Polymer vesicles formed by a pair of oppositely charged poly(ethylene glycol) (PEG)-based block aniomer and homocatiomer, termed "PICsomes", have tunable size, and are characterized by unique semipermeable property due to the flexible and tunable hydrophilicity of polyion complex (PIC) membranes. The PICsomes can encapsulate a variety of molecules in an inner aqueous phase just by a simple vortex mixing of solution, expecting their utility as nanocontainers of substances with biomedical interests. Here, we report on a new functionality of the PICsomes: photoinduced release of photoactive agents for intracellular drug delivery. A potent photosensitizer, Al(III) phthalocyanine chloride disulfonic acid (AlPcS2a), was efficiently incorporated into the PICsomes (11%(w/w)), and its quick release was induced by photoirradiation possibly due to the photochemical damage of the PIC membranes. The combination of a high-resolution fluorescent confocal microscopy and a lysosome membrane-specific staining method revealed that such photoinduced release of AlPcS2a occurred even in the lysosomes of living cells after endocytic internalization. Simultaneously, the released AlPcS2a photochemically affected the integrity of the lysosomal membranes, leading to the translocation of AlPcS2a and PICsomes themselves to the cytoplasm. Consequently, the AlPcS2a-encapsulated PICsomes (AlPcS2a-PICsomes) exhibited appreciably stronger photocytotoxicity compared with free AlPcS2a alone. Thus, the AlPcS2a-PICsomes have promising feasibility for the photodynamic therapy or the photoinduced cytoplasmic delivery of therapeutic molecules.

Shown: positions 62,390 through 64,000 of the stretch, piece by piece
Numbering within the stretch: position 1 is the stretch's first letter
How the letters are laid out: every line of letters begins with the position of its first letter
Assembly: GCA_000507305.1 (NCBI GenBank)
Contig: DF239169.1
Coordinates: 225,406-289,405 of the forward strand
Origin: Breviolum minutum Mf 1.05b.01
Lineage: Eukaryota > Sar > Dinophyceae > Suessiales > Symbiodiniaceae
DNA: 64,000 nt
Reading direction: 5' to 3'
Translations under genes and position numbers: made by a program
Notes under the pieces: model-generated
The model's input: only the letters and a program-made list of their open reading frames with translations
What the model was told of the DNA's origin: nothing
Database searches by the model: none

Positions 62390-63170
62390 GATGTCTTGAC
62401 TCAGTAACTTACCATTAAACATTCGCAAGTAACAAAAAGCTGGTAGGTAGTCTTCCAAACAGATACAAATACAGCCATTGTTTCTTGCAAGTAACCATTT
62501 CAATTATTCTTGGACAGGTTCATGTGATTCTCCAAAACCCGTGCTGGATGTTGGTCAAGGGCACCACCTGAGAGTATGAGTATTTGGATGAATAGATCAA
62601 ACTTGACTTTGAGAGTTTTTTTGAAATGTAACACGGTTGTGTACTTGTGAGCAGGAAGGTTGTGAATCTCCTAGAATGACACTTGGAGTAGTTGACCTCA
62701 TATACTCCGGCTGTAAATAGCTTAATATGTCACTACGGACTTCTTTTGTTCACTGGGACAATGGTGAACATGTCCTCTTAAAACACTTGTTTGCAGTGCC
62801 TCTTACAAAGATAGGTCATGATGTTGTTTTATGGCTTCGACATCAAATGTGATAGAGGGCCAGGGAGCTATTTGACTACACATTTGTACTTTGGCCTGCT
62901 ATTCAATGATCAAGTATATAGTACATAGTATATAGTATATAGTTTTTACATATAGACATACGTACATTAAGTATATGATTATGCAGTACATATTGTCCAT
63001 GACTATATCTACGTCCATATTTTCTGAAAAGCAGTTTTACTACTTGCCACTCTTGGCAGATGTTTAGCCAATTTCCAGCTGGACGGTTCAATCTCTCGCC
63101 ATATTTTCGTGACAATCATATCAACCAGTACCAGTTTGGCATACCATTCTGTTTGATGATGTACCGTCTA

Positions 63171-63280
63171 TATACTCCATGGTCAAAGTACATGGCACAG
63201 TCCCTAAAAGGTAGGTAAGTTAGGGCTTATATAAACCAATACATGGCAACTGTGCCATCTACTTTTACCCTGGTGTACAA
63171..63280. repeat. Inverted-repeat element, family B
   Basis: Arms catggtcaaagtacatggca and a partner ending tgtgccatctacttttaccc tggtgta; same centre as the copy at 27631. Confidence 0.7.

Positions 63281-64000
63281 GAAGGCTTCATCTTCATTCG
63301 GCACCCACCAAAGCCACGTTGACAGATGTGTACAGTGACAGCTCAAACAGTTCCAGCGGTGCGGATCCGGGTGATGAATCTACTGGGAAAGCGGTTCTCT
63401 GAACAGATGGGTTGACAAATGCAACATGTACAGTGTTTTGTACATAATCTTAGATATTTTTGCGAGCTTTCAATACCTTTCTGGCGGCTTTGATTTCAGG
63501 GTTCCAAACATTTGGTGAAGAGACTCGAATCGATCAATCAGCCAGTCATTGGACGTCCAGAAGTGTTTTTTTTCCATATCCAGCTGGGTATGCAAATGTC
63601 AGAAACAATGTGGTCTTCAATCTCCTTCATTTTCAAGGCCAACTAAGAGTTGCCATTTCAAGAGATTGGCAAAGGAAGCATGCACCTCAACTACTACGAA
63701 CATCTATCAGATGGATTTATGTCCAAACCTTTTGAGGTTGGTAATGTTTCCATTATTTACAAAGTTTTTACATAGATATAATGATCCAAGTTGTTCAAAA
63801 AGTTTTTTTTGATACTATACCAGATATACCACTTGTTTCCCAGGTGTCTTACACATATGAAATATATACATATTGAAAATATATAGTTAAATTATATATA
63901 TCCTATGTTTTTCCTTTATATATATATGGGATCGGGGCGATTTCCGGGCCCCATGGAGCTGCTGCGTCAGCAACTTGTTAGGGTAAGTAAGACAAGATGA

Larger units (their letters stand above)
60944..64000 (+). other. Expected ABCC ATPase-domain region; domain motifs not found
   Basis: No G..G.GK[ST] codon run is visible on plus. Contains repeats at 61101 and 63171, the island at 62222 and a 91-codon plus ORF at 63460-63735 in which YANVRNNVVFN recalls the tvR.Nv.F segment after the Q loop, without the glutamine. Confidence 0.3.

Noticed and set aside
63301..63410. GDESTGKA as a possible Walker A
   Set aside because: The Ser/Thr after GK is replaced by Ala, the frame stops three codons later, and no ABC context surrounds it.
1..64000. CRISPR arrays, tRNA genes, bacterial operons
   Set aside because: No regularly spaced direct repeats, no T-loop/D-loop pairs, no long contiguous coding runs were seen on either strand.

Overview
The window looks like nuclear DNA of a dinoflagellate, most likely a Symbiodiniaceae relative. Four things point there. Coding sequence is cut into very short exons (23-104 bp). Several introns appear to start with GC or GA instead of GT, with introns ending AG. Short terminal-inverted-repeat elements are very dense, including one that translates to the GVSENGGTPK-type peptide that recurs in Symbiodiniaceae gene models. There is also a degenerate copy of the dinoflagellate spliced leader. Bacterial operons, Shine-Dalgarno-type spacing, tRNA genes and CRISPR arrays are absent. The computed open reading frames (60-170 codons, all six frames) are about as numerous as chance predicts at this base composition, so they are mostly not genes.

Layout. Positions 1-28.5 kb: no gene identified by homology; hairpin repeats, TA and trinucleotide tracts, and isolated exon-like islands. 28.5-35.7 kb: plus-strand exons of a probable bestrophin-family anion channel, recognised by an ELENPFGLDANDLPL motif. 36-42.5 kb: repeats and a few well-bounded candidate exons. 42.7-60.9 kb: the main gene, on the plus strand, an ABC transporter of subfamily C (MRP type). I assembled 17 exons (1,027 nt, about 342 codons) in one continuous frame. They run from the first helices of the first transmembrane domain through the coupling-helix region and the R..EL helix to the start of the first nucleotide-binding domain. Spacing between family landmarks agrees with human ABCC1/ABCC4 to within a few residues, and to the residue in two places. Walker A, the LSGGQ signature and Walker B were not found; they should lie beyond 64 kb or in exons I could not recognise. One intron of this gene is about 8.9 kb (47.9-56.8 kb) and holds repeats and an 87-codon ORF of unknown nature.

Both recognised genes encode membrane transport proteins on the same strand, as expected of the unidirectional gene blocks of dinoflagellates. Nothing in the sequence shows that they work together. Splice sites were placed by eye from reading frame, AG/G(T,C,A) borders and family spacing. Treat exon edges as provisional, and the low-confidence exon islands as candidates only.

All Science Journal Classification (ASJC) codes
- Colloid and Surface Chemistry